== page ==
There is much to be proud about as Canadians. Our athletes continue to not only impress at the Olympic Games in Sochi, but they continue to earn a spot on the podium and Canada’s medal count is outstanding as well.
As of press time yesterday, Canada stood in eighth spot in the medal standings. So far Canada has garnered four gold medals, eight silvers and four bronze medals.
Amongst all of the victories, there have been many touching moments to come out of the Games as well.
Take Alex Bilodeau from Quebec for example. He won gold in mogul skiing last week – his second Olympic gold as he won in Vancouver back in 2010. Adding to his victory was his older brother Frédéric, who was diagnosed with cerebral palsy at a young age. The closeness of this relationship continues to inspire the world and made Alex’s win that much more meaningful.
Even during Alex’s event, the camera often panned to his family, mainly Frédéric, who could be seen cheering his heart out. In an interview for the Olympic Games, Alex said Frédéric was his hero, but it is clear the feeling is mutual.
Then there are the three freestyle ski sisters, also from Quebec. Justine Dufour-Lapointe, Chloe Dufour-Lapointe and Maxime Dufour-Lapointe all competed in the women’s freestyle mogul event.
During interviews you could clearly sense a strong bond, strong support and equally strong competitiveness between the sisters. Justine and Chloe won gold and silver respectively while Maxime came in 12th place.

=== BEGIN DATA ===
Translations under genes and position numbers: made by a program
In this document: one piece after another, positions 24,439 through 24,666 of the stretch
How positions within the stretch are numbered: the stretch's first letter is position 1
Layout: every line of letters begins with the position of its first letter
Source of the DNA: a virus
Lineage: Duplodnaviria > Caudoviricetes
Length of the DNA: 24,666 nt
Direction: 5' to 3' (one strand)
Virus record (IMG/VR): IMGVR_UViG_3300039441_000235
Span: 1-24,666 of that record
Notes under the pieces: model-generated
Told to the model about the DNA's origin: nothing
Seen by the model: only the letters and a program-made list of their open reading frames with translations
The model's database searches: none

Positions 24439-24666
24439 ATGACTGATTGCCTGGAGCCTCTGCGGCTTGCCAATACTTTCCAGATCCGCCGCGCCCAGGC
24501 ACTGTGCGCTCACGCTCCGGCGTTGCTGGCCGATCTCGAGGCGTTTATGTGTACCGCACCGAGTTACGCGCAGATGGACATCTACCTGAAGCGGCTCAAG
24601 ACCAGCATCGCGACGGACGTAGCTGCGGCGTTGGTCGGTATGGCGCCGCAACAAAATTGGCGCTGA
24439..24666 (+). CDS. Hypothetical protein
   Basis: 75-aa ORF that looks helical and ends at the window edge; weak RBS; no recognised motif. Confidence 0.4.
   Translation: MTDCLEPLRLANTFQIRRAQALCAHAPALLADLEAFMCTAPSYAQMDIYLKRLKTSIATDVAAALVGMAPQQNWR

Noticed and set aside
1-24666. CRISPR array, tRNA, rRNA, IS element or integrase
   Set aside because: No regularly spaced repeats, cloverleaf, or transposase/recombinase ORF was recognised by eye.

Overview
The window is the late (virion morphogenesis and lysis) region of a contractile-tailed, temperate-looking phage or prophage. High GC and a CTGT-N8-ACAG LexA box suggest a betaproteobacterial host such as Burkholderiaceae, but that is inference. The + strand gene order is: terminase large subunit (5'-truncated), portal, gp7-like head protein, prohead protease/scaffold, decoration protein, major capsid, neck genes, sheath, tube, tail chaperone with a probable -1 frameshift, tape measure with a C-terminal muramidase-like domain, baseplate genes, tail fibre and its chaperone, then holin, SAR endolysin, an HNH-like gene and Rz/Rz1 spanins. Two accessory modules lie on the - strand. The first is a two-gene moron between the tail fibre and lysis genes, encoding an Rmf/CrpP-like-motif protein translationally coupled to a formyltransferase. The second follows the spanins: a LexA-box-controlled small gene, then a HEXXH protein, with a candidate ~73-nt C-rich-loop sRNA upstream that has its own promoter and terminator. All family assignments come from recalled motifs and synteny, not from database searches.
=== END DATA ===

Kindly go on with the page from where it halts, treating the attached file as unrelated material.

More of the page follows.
During the medal ceremony, Justine and Chloe held hands and their pride for Canada shone through.
Another story that has stood out during the Olympic Games is the one of Calgary speedskater Gilmore Junio who withdrew from the 1,000m race to allow teammate Denny Morrison to compete in his place.
During qualifying last month, Morrison slipped and fell allowing Junio, a specialist in the 500m event, to claim the spot for the 1,000m race. However, Junio made the decision to vacate his spot and give it to Morrison.
Morrison ultimately won a silver in that event and also went on to win bronze in the 1,500m event as well.
Another heartwarming moment during the Games was when Justin Wadsworth, head coach for the Canadian men’s cross-country ski team, rushed to the aid of a Russian athlete who fell and broke his ski on the course. The athlete could be seen struggling to finish and Wadsworth ran to his side and switched out the broken ski for a new one so that he could finish the race.
A frequent headline that has been seen on social media is that Canada, regardless of medal count, has already won the Olympics because of these great stories. We couldn’t agree more.